As the chill of winter is just about knocking at our doors, we may find ourselves wanting to consume more restorative foods that energize us from the inside out, and also that are an absolute delight for our taste buds. While apple is famed for having that type of flavor that would go decently well with any kind of food, it is particularly fabulous when combined with squash, almond milk and tarragon, in this scrumptious and heavenly apple and butternut squash raw soup!
Not only can this soup make for a nutritionally dense and satisfying breakfast, but it comes highly recommended for those cold winter days when our metabolisms slow down and our biological clocks switch our bodies to what I like to call "the winter mode".
If you find that you are striving to conserve, rather than spend energy during the winter, adding more squash and other carotene rich foods to your diet is definitely the way to go.
Squash provides notable amounts of energy giving complex carbohydrates, as well as omega-3 fatty acids, folate, niacin, copper, tryptophan, manganese and dietary fiber. Moreover, apples can provide important benefits for nearly every system in the human body, including neurological (through the prevention of dementia), cardiovascular (by decreasing blood cholesterol levels), digestive (by supporting colon and intestinal health and regulating metabolism), as well as reproductive (through the prevention of prostate cancer).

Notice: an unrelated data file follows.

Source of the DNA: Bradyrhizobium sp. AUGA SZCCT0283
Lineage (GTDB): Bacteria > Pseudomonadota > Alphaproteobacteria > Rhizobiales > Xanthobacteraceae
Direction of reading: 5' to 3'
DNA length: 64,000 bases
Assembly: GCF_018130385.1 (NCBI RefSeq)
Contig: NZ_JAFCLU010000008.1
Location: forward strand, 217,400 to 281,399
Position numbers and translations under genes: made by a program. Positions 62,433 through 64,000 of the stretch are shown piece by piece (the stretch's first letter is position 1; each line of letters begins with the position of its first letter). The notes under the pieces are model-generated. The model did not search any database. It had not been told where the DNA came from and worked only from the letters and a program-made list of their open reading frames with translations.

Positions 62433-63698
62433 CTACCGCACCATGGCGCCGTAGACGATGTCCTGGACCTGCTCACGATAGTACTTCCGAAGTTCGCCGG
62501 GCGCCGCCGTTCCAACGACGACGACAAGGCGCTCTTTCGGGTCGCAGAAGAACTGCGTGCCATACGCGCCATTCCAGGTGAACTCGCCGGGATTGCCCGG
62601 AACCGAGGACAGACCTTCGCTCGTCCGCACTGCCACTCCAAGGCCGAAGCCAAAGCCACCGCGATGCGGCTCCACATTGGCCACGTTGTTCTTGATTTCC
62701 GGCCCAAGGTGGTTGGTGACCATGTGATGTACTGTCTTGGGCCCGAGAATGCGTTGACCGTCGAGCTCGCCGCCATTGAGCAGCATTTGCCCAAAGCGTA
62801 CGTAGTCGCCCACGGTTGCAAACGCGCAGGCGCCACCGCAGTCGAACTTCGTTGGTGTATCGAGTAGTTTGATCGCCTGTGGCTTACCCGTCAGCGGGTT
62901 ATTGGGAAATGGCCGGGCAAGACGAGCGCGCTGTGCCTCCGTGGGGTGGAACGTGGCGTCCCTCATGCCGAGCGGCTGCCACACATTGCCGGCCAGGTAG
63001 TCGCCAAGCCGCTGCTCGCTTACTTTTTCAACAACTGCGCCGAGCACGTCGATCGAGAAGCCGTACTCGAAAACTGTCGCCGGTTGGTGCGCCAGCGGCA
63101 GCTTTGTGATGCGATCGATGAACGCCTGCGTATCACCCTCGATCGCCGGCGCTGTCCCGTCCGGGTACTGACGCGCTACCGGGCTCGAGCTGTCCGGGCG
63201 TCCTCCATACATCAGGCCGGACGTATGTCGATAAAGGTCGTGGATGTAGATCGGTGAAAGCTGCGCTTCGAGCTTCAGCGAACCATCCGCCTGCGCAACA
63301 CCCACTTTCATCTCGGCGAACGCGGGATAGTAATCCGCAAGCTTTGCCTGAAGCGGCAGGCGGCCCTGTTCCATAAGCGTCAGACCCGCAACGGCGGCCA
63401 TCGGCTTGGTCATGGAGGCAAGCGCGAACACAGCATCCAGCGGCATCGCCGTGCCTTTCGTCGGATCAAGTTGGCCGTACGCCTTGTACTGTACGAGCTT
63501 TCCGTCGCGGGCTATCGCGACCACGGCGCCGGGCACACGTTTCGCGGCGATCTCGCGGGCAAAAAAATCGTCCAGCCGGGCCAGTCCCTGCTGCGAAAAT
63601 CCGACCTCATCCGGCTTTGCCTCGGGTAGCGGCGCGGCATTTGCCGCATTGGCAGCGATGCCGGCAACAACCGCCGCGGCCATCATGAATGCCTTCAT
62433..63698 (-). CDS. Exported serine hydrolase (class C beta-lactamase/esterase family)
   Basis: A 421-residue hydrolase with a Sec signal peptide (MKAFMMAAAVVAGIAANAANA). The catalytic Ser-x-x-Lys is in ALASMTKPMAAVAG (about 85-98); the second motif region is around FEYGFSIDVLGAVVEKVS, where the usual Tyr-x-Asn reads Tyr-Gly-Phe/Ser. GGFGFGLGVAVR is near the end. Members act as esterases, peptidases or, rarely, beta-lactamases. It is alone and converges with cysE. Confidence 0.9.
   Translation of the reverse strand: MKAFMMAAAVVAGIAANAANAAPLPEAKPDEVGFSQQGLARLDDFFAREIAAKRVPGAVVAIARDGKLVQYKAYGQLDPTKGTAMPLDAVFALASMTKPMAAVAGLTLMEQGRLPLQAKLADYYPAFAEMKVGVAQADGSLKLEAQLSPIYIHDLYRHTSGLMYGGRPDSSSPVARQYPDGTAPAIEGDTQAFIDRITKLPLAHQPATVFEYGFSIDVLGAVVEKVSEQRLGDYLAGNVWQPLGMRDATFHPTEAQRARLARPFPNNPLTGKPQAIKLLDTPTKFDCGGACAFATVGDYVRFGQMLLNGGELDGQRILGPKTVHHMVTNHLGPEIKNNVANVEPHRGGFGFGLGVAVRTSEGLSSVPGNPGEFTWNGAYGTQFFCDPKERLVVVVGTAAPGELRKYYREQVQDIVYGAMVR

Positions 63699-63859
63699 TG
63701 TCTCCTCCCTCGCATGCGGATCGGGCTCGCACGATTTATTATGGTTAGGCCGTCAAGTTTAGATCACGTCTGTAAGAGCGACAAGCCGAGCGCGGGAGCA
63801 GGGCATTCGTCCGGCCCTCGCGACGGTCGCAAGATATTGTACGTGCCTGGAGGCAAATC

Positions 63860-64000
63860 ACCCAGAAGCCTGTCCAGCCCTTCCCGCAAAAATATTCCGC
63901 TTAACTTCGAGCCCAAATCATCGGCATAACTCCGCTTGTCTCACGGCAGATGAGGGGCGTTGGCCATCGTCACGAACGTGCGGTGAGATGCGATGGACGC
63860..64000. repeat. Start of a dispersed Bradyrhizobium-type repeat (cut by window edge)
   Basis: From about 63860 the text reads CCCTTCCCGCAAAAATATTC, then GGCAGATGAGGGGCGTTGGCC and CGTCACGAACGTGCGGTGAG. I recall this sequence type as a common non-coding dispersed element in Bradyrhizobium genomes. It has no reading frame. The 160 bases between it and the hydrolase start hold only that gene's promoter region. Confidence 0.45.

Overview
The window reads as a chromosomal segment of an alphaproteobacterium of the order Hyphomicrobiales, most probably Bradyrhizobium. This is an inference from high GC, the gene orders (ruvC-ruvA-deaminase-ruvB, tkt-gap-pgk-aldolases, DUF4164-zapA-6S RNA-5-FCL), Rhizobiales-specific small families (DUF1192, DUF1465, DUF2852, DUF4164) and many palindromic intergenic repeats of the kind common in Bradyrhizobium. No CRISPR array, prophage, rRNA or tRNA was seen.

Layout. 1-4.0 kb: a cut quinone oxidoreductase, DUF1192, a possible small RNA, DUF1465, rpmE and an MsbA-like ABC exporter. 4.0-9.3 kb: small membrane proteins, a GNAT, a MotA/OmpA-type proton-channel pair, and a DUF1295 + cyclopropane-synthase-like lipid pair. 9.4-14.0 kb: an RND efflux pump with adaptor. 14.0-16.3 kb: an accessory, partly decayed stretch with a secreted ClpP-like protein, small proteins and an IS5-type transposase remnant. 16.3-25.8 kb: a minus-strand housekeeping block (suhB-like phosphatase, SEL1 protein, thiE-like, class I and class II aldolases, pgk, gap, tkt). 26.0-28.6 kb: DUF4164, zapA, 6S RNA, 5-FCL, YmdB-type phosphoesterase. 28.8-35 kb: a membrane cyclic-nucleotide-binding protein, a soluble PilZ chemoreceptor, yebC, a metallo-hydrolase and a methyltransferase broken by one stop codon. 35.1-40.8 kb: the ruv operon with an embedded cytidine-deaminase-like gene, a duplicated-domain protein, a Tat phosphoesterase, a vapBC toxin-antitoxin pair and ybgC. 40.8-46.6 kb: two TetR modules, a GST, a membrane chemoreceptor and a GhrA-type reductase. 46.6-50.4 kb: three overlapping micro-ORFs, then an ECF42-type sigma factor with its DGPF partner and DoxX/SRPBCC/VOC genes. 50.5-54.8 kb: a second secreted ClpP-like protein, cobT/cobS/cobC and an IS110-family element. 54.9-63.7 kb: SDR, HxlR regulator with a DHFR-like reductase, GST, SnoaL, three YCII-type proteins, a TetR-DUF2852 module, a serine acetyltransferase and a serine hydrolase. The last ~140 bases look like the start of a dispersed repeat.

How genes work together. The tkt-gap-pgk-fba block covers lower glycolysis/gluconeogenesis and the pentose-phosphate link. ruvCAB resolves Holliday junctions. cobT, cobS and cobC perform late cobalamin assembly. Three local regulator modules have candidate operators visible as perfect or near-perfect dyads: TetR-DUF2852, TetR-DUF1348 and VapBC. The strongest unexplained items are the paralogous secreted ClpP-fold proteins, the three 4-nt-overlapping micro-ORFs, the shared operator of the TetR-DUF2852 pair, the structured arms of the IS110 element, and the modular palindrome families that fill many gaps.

Our latest recipes:
Raw Christmas Tree Caramel Balls - http://rawfoodhealthwatch.com/raw-vegan-recipes/raw-caramel-balls/
Simple Raw Tangy Tomato Salad - http://rawfoodhealthwatch.com/raw-vegan-recipes/raw-tangy-tomato...
Raw Nachos - http://rawfoodhealthwatch.com/raw-vegan-recipes/raw-nachos/
Yummy raw apple sauce with many variations. For a recipe with fewer ingredients and less prep, check out my quick raw applesauce.
A very nice juice to start a day.
It will give you a nice feeling of force and vigour...
Raw apple sauce
This was a lovely mistake. I was attempting to make apple-cinnamon grawnola. I'm so used to making grawnola with dehydrated buckwheat groats (simply adding fruit and syrup to the dry groats then dehydrating), but this recipe called for soaked b.g. and I misread the recipe and didn't realize that the syrup was to be added to the soaked groats- not processed along with it! If the groats would have been dry it would have been fine. So, the outcome was bread/toast. It's the tastiest mistake I've made this year.
**The texture is soft like bread, similar to Ezekiel bread.